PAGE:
It's a great time to be an SMB

A lot of InfoStor’s readers qualify as small to medium-sized businesses (SMBs), and if you’re in that camp you’re lucky, because virtually every storage vendor has set its sights on this market. And that means stiff competition and low prices.

And the competition for the hearts and wallets of SMBs is not just among the second- and third-tier storage vendors; virtually all of the big guns are aimed at this market, and recent product introductions seem palatable to SMBs with tight budgets.

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Why are the large storage vendors so ardent in courting SMBs? For one, US SMBs spent about $13.5 billion on storage last year, according to the Yankee Group research and consulting firm, and that spending is expected to increase a whopping 14% this year. (Among very small businesses-10 to 99 employees-storage spending is expected to increase 18.7% this year.)

And a lot of those SMBs haven’t even deployed network storage yet. For example, according to the Yankee Group survey, about 45% of SMBs with fewer than 499 employees-and 35% of mid-market enterprise with 500 to 999 employees-have not yet deployed network storage. That’s a huge “greenfield” opportunity for storage vendors.

For a detailed report on the Yankee Group’s Small & Medium Business Storage Survey, see “Trends in the SMB storage market,” by Sanjeev Aggarwal and Sal Capizzi, in this issue, p. 34. For information on the full report, visit www.yankeegroup.com.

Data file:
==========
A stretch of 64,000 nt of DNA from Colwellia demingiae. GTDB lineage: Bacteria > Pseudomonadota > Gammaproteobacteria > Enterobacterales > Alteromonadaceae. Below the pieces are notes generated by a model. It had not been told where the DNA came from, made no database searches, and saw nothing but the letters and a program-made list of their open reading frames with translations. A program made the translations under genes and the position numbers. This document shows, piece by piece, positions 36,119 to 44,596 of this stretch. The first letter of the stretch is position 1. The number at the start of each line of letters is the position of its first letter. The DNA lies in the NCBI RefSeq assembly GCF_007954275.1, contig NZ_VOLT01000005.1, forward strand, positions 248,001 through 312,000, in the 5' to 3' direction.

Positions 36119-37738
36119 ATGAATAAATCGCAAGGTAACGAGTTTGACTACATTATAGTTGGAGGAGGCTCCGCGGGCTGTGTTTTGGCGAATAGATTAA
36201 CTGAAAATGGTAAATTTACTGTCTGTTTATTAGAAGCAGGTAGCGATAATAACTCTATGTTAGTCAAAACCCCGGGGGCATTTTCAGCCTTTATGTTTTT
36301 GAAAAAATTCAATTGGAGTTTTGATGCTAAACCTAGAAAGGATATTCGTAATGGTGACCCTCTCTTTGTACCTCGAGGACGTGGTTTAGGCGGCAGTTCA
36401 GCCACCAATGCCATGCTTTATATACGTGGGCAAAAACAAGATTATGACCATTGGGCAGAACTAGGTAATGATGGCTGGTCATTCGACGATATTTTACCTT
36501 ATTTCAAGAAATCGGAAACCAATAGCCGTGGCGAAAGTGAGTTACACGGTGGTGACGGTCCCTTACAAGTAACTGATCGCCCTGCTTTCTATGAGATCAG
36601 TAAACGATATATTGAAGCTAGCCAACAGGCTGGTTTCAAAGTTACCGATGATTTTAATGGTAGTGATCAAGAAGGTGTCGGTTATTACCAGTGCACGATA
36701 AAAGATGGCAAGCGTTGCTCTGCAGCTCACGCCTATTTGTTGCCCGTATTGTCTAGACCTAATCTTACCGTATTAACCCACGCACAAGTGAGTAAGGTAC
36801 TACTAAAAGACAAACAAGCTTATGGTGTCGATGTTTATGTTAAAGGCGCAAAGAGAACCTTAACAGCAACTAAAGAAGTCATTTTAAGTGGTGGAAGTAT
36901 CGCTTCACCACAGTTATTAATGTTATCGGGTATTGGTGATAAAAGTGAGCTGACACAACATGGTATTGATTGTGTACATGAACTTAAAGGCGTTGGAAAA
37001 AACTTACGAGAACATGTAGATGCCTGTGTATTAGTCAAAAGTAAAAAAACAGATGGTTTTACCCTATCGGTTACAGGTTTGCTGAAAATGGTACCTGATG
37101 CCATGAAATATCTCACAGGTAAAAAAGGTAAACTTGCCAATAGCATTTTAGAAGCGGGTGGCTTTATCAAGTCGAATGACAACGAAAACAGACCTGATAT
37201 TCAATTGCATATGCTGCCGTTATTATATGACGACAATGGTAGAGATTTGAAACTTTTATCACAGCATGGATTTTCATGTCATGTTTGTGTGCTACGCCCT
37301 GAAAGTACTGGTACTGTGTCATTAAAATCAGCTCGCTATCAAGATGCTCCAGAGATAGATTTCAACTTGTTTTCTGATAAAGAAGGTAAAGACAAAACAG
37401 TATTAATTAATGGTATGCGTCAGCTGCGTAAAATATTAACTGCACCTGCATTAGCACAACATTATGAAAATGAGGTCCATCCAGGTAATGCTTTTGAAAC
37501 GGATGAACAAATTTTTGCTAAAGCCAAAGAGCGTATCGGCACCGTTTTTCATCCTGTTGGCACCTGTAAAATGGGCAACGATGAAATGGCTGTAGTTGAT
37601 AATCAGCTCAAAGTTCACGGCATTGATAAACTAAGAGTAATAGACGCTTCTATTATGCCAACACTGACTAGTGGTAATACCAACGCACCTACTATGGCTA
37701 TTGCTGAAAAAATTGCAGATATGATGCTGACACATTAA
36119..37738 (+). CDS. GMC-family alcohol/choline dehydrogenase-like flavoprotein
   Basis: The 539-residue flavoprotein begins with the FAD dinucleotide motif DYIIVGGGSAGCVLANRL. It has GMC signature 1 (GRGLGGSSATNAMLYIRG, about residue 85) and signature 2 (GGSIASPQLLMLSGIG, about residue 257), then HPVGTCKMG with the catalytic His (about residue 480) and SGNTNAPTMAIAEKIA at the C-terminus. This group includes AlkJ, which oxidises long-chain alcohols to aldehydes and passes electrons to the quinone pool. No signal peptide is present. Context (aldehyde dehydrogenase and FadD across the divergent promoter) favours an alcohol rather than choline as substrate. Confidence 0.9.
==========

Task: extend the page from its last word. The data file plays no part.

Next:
An example of how the big guns are addressing this market is Network Appliance’s recent introduction of the StoreVault S500 (see “NetApp targets SMBs with hybrid array,” p. 1). The StoreVault S500 supports NAS, iSCSI SAN, and Fibre Channel SAN connectivity at an SMB-friendly price of about $5,000 for a 1TB configuration plus some software.

It’s interesting to note how SMB spending on storage breaks out. For example, of the $13.5 billion spent last year, $7.1 billion (52%) was spent on storage hardware, $2.8 billion (21%) on storage management software, and a surprising $3.6 billion (27%) on storage services (see figure). And as more and more SMBs adopt network storage (NAS or SAN, iSCSI or Fibre Channel) I would expect spending on storage services to grow even faster than the other categories.

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Dave Simpson

This article was originally published on August 01, 2006